Brannin says home fire extinguishers also have a shelf life and should be changed every few years. The MET is holding a collection event Wednesday from 9am until 1pm at the Home Depot at 41st and Sheridan. Mercury thermostats and batteries will also be collected.

 

The Cleveland County sheriff is seeking emergency funding from the county's budget board, saying that more money is needed so the county jail can meet payroll obligations next month.

Sheriff Joe Lester is requesting $135,000 in emergency funds from the Cleveland County Budget Board. Lester says the county's jail was not fully funded for the current fiscal year, and that more money is needed to keep it operational.

But some board members questioned whether the financial woes were caused by overspending.

American Bankers

 

Former Oklahoma Gov. Frank Keating has been appointed to the University of Oklahoma Board of Regents.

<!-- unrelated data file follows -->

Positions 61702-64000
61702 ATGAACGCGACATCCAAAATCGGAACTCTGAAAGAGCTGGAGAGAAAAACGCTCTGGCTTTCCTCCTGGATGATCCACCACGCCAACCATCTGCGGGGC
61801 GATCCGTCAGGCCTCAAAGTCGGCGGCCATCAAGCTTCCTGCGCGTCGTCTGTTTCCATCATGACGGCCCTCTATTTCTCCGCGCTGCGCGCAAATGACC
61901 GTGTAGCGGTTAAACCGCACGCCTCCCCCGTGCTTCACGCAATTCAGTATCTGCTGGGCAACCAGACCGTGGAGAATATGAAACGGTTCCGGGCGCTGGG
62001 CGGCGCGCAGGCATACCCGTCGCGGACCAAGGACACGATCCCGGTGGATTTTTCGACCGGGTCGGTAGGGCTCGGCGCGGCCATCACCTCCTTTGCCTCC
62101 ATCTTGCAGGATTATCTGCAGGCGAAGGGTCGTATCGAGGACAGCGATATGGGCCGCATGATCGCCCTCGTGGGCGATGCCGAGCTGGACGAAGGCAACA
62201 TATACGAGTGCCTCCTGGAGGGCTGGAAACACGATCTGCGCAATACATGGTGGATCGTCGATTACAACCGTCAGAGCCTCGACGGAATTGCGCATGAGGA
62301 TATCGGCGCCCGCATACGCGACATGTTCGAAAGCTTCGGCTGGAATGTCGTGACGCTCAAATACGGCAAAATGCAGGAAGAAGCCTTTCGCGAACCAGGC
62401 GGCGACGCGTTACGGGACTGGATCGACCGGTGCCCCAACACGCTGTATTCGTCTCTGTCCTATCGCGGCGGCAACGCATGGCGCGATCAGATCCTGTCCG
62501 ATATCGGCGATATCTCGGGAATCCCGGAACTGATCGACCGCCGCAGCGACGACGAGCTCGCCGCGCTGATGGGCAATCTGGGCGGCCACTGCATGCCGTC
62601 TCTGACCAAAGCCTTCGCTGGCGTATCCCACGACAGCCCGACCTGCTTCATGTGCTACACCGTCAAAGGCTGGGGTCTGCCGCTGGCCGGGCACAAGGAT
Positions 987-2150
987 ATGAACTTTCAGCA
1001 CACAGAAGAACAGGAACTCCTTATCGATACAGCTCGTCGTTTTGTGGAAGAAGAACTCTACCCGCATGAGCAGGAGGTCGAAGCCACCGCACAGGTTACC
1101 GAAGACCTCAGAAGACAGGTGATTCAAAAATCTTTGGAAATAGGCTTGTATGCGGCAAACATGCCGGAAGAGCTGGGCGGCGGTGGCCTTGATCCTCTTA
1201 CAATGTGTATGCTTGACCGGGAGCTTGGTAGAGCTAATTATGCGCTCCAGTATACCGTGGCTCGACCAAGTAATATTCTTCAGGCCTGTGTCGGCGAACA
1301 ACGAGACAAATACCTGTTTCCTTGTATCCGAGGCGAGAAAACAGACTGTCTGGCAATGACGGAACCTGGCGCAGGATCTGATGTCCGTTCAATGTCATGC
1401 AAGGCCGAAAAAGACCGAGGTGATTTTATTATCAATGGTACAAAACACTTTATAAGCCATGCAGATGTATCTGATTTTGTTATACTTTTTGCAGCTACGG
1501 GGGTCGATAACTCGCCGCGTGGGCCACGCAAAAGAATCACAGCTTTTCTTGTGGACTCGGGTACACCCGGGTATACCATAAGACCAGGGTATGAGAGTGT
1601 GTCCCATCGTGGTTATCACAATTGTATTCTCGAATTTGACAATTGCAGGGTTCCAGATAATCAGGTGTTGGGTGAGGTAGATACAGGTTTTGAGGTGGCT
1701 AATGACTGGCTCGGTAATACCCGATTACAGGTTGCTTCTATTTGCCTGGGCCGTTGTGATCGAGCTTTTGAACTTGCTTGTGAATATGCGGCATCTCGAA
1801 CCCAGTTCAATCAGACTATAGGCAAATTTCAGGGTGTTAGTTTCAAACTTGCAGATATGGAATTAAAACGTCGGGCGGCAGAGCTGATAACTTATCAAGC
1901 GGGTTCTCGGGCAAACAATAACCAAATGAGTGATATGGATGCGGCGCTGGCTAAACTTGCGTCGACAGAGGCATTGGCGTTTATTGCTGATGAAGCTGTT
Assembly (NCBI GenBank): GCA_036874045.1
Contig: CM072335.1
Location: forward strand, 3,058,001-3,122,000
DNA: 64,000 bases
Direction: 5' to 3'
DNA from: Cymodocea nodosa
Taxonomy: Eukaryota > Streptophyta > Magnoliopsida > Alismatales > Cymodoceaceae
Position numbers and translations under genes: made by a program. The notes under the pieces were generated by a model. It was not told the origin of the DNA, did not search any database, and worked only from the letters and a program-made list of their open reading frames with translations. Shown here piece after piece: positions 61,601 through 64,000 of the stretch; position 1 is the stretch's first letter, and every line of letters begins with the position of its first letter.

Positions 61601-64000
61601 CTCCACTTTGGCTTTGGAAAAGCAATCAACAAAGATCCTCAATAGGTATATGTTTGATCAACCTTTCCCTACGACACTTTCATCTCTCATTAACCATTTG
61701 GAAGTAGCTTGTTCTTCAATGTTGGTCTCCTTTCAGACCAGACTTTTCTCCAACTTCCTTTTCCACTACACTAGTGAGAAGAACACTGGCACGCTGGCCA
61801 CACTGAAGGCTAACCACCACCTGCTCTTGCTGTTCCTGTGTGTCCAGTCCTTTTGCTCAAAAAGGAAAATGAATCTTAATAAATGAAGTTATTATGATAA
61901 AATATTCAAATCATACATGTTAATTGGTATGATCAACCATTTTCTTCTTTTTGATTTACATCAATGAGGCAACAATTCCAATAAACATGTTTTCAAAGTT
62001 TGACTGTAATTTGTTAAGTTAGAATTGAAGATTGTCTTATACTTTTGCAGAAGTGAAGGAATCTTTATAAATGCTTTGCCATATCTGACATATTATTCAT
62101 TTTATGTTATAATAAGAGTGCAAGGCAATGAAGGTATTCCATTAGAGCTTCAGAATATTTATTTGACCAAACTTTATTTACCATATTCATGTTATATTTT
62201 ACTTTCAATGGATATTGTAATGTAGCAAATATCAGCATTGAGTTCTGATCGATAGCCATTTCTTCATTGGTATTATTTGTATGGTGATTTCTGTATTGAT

Gov. Mary Fallin announced Keating's appointment on Tuesday to the seven-member governing body of OU, Cameron University in Lawton and Rogers State University in Claremore.

Keating will serve a seven-year term and replaces outgoing Regent Max Weitzenhoffer. Keating still must be confirmed by the state Senate.

File Photo-Glock Talk

 

A bill that would allow elected county officials in Oklahoma to carry guns into courthouses has passed the state House.

The bill by Republican Rep. Bobby Cleveland goes to the Senate after passing the House on an 85-11 vote Monday.